Ah, the sixties Batman series. Most superhero dorks have probably at least heard of it, even if only in the context of “that show that made nobody take comics SERIOUSLY anymore.” Because, as we all know, comic books were serious business in the 1960s. By the way, have you been to the World of 1,000 Olsens? Lovely this time of year. Just don’t make eye contact with the locals.
Saturday, January 21, 2012
Saturday, January 7, 2012
For my first trick, I present to you the very first issue of the very first official Teen Titans comic, Teen Titans #1, published in 1966. Eventually, this would become one of DC’s most popular team books, spawning multiple incarnations, two cartoon series, and an animated film. So just how do these marvelous munchkins spend their debut issue? Destroying historical artifacts, propagandizing the Peace Corps, and interacting with racial stereotypes, of course!
Hello, good citizens, and thanks for visiting Warriors! When I was first considering putting this blog together, I knew that I wanted it to be a center of discussion for everything that has a superhero in it: comic books, movies, television shows, games, books… you name it, I’ll review it (if I can get my hands on it and if I can make it interesting). But then I got to thinking—just what is a superhero, anyway? I’ve geeked out over superheroes for years now, and yet I’ve never really taken the time to sit down and figure out a set definition for what a superhero is. And since the content of this blog depends on such a definition, I figure now is as good a time as any to sort one out.
1. I suppose the most important trait of a superhero is that they fight for truth and justice and all that other fun stuff. But that can’t be the only qualification, or else every cop, spy, and detective show ever made would have to count as a superhero show, not to mention a good chunk of the westerns and sci-fi. And as awesome as these kinds of programs are, I don’t think anyone here would consider Remington Steele to be a superhero (although his knowledge of old movies is pretty superheroic).
2. Superheroes generally have costumes. Spandex, masks, capes, cowls, tights, utility belts, and underwear worn on the outside are all considered to be standard superhero attire. Standard, that is, but not necessary. A lot of people think of the Punisher as a superhero, even though he doesn’t really have a costume in the traditional sense of the word.
3. Like with costumes, superheroes often have some kind of special power that we mere mortals don’t, or at least some kind of technology that gives them special powers. Again, powers aren’t a requirement, but a lot of superheroes do have them. Those that don’t generally fall into the “spiffy technology” category. So the presence of inhuman abilities is probably a good indication of a superhero.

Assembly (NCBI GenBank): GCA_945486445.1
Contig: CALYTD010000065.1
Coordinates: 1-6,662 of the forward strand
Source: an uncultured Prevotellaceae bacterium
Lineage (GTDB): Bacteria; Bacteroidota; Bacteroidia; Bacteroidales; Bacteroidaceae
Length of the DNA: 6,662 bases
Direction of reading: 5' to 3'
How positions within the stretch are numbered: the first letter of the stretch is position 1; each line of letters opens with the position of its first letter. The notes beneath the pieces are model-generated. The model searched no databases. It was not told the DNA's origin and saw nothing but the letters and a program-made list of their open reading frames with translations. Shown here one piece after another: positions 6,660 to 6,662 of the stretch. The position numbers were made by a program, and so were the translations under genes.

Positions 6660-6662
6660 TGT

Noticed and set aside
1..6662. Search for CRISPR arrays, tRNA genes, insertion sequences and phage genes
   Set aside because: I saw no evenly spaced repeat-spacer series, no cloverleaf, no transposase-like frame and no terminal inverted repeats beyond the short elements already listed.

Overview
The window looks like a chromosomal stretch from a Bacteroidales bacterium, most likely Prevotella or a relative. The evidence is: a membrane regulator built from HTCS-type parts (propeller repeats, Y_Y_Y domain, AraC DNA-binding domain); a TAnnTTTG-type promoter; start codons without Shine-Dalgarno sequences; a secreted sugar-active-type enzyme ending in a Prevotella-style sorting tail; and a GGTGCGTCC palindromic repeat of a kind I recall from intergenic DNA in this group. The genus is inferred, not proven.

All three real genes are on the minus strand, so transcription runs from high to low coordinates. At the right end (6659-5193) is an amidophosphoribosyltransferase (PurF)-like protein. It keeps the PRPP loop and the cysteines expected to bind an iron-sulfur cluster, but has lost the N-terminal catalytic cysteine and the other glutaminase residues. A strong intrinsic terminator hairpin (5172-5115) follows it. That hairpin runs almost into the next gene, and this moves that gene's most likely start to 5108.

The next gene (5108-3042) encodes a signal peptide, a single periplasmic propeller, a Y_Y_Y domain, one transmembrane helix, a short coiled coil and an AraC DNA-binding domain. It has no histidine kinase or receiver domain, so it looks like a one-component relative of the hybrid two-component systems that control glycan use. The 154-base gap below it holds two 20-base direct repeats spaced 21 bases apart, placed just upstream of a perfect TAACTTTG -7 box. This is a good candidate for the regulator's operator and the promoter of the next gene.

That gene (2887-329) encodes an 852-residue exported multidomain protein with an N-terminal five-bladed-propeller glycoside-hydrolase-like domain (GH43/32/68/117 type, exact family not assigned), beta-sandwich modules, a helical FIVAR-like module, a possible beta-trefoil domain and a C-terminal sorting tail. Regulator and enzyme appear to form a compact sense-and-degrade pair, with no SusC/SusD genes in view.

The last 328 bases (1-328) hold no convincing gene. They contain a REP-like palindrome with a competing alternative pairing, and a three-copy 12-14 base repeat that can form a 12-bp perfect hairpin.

4. A superhero has to hide his or her identity on a regular basis, or did so at one time. This doesn’t necessarily equal having a dual identity—I consider the Teenage Mutant Ninja Turtles to be superheroes, but they don’t usually put on glasses and pretend to be newspaper reporters. Rather, they fight at night when no-one can see them and hide in the sewers during the day. Additionally, there are a few superheroes who, in recent years, gave up the whole “secret identity” shtick, but that doesn’t mean they gave up being superheroes.
5. Superheroes must have supervillains. In other words, the hero can’t be like Indiana Jones who always stumbles into trouble without meaning to. It sort of ties back to the idea of fighting for justice—they must be intentionally trying to help/save people. A hero is only as effective as his or her villain, and so there must be some kind of official baddie or baddies (preferably recurring, in the case of comics and TV shows) for the hero to be super.
I think my science professors had an easier time determining the definition of life than I’m having determining the definition of superhero. There are so many ifs, ands, and buts up there!
Okay, here’s what I’ll do. Everything I review MUST HAVE a character that fits into Number One and AT LEAST two of the other requirements. That probably still leaves quite a bit of wiggle room for characters I don’t consider superheroes to worm their way in. (By my definition, the Michael Landon character from Highway to Heaven—who hides his real identity from almost everyone and has special powers—is a superhero!!!) This may not necessarily be a bad thing, if I run across something with a semi-superhero that I really, really want to write about. I might also include stuff that isn’t directly about superheroes but is strongly linked back to them (e.g. The Amazing Adventures of Kavalier & Clay). In short, if it’s got anything to do with a superhero as defined above, I’m willing to take a look.
In any case, what I review is going to be heavily skewed towards DC, especially towards the beginning, because that’s what I know the most about, have the most of, and feel most comfortable discussing. That doesn’t mean I have anything against other companies’ output, however, and I’ll do my best to make the content as varied as I can. To start out, I’ll update this blog every other Saturday (not counting random announcements, updates, or reactions to superhero-related news), though I’ve got something “special” planned for February and will update every week for that month.
Also, you might want to get used to the jokes about old and obscure television programs.